Detroit declared Chapter 9 bankruptcy July 17, making it the largest city in American history to enter the municipal bankruptcy process.

A local judge ruled that filing unconstitutional July 19, but, as the city sorts out its next move, here are 10 key facts about the causes of Detroit's financial mess.

1. The population has collapsed in the past six decades.

Detroit was America's fourth-largest city in 1950, when it had 1.8 million people. In the 2010 census, the city had fewer than 702,000 residents -- an astonishing decline of 60 percent in 60 years.

Yes, fewer people means a smaller tax base, but the real problem is the city's government did not shrink along with the population -- more on that in a bit.

2. Detroit has the highest unemployment rate of any major city in the nation.

This is both a cause and an effect of the population situation. Detroit is caught in a vicious cycle. There are few jobs, so people leave to find work elsewhere. Meanwhile, the high cost of the city's government (more on that in a second) drives employers away and makes other less willing to relocate there. That means fewer jobs, which further erodes the tax base and causes more people to leave the city.

3. Detroit has $18 billion - yes, billion -- in general-obligation debt.

That's a lot more than some of the other high-profile municipal bankruptcy cases in recent years. When Central Falls, R.I., declared bankruptcy in 2011, it had only about $80 million in debt. Jefferson County, Ala., had about $4 billion in debt when it declared Chapter 9 bankruptcy that same year.

"Detroit has been working its way to a level of insolvency for decades. We cannot continue to carry this level of debt," Kevyn Orr, the city's state-appointed emergency manager, tweeted on July 17.

4. A lot of that debt is the result of public employee pensions.

According to Moody's, Detroit has about $3 billion in unfunded pension liabilities. But Orr says those numbers are understated. And it didn't take long for the pension funds to sue the city in an attempt to stop the bankruptcy proceedings.

5. Why is the city buried in pension costs? Because it has too many public workers.

Though Detroit's population has caved in the past several decades, the public sector just keeps on growing. In 2011, the city had more than 12,000 employees -- more than any other comparably sized city in the country, according to an analysis from The Detroit News.

That works out to one public employee for every 55 residents of the city. By comparison, nearby (and financially much better-off) Indianapolis has one city worker for every 115 residents.

6. And the guys running the pension funds aren't exactly helping.

In April, Reuters reported that four of the men charged with running the city's broke pension funds were on an all-expenses-paid trip to Hawaii for a conference. The final tab was $22,000.

The heads of the pension funds said the trip was for work, not play. But Orr's spokesman said they shouldn't have gone, anyway.

"It especially doesn't look good when you have city employees, police, firefighters having taken pay cuts," said Bill Nowling, spokesman for Orr. "Middle-class, blue-collar workers, their dream vacation when they retire may be a two-week trip to Hawaii -- they don't associate Hawaii with a place you go to work."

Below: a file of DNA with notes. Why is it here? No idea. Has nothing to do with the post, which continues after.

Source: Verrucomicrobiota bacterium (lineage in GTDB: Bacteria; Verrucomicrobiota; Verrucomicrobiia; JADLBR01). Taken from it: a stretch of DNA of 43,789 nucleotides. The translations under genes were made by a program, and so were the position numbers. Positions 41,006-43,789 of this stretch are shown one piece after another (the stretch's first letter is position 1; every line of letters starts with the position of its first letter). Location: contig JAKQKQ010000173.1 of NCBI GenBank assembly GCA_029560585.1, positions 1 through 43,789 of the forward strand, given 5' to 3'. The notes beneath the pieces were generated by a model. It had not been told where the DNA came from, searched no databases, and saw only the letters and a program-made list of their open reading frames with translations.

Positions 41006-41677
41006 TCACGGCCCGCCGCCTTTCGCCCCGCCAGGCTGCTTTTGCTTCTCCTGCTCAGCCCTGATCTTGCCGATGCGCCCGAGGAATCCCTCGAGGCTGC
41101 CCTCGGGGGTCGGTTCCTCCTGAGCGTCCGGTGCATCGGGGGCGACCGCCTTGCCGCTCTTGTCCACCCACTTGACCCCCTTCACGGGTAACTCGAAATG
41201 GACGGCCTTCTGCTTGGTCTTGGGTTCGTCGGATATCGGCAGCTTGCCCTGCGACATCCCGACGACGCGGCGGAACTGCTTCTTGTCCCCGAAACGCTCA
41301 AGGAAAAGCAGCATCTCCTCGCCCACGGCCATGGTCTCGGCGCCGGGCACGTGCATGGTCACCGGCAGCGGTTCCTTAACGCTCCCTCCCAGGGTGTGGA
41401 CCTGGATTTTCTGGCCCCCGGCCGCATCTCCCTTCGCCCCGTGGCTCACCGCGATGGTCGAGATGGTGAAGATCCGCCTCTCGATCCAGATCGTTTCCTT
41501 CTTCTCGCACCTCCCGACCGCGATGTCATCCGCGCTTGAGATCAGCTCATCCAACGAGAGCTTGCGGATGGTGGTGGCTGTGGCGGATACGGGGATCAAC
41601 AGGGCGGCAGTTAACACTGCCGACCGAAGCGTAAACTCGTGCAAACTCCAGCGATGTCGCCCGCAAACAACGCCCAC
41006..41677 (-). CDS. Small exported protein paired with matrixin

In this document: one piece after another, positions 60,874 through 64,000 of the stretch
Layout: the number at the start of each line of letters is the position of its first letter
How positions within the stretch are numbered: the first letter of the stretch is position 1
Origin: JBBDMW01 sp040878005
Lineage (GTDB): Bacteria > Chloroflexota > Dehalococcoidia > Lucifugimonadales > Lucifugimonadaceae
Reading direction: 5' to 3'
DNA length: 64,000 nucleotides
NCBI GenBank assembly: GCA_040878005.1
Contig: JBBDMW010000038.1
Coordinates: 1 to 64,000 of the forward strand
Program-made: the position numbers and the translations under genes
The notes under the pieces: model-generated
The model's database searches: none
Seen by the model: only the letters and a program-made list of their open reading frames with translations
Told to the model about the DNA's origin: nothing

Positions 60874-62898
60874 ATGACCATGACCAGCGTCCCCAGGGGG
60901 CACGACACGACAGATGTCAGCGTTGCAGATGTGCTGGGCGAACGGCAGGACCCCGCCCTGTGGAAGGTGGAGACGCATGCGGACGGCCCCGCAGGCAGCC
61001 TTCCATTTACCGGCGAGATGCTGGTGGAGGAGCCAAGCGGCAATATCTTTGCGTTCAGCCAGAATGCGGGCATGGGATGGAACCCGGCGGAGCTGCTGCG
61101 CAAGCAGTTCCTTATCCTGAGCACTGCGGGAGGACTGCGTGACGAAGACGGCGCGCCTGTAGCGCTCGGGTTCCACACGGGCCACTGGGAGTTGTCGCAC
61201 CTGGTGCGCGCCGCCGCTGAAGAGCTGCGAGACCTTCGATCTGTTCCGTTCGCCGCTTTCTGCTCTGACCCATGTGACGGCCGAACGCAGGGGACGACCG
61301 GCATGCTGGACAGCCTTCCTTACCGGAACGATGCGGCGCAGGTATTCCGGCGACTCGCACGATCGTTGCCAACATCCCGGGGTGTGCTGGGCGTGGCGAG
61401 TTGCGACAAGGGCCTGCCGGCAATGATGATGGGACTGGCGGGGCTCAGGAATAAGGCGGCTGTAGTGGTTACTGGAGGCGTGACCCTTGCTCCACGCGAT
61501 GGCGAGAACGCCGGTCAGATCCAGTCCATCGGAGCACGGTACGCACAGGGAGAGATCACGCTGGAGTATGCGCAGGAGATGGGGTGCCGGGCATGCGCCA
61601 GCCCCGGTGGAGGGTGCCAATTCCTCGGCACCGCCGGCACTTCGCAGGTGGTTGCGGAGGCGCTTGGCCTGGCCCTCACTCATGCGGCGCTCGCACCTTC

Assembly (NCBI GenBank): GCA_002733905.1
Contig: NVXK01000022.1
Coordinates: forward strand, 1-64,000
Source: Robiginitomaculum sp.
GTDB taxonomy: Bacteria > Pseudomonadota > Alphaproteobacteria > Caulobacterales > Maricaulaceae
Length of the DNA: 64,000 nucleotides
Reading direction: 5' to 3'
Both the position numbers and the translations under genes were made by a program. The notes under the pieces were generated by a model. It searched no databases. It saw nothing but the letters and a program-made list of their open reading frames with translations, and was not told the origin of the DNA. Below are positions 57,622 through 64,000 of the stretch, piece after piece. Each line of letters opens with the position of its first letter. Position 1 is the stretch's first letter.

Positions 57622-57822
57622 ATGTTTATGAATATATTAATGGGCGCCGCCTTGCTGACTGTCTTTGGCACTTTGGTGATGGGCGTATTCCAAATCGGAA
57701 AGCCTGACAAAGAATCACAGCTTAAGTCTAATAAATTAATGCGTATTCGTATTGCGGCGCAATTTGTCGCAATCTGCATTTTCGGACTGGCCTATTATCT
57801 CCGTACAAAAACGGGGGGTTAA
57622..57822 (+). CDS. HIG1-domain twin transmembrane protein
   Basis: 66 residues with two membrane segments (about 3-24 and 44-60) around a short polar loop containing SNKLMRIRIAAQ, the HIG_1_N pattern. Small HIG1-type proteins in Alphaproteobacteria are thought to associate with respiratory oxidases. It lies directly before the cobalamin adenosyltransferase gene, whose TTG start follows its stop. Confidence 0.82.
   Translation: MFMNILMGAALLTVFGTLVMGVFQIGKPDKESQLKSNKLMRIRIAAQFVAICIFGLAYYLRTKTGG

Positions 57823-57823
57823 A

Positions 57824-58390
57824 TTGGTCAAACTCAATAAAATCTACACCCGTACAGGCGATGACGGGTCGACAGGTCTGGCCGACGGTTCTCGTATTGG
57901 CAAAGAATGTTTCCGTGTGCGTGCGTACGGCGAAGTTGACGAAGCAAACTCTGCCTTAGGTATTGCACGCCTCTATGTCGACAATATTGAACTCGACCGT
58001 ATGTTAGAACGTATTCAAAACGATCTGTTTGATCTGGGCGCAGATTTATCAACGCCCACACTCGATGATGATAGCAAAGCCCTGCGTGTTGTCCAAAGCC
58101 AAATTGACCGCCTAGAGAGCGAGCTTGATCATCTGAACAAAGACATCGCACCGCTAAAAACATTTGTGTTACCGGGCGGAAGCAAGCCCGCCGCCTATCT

7. But they are hardly the only corrupt public employees in town.

Former mayor Kwame Kilpatrick, a Democrat, was convicted in March on 24 federal felony offenses, including mail fraud, wire fraud, tax evasion, racketeering and extortion. Prosecutors said he doled out jobs to friends and family, wasted city tax dollars on fraudulent contracts and pocketed more than $1 million in illegal kickbacks.

He previously had pleaded guilty to charges of obstruction of justice in a criminal investigation in 2008.

8. Basic city services are nonexistent.

In his letter authorizing the city to enter Chapter 9 bankruptcy, Michigan Gov. Rick Snyder, a Republican, pointed to some amazing statistics.

"Only a third of the city's ambulances were in service in the first quarter of 2013. Similarly, approximately 40 percent of the city's street lights were not functioning in that quarter, and the backlog of complaints is more than 3,300 long," he wrote.

9. Crime is up and the police have no way to respond.

While much of the city's financial trouble is due to the public pension it must pay to retired teachers, city employees, cops and firefighters, that leaves little money on the table to pay actual cops to keep actual people safe in Detroit.

The average response time for an emergency call was 58 minutes, according to Snyder's letter, compared to a national average of 11 minutes.And only 8.7 percent of crimes in the city are solved, compared to a statewide average of 30.5 percent in Michigan.

10. There are 78,000 abandoned buildings in Detroit.

This is a result of all of the above. Fewer people, fewer jobs, less economic activity and tons of crime have created a city-sized collection of abandoned buildings. We only had room for a few photographs here, but Snyder says there are 78,000 such structures in Detroit.

Snyder described the bankruptcy filing as a low point in the city's long history of decline.

"I think it will also be a foundation of the city's future," he said. "With this decision, we begin to provide a foundation to rebuild and grow Detroit."

They've got a long way to go.

Eric Boehm is a reporter for, which is affiliated with the Franklin Center for Government and Public Integrity.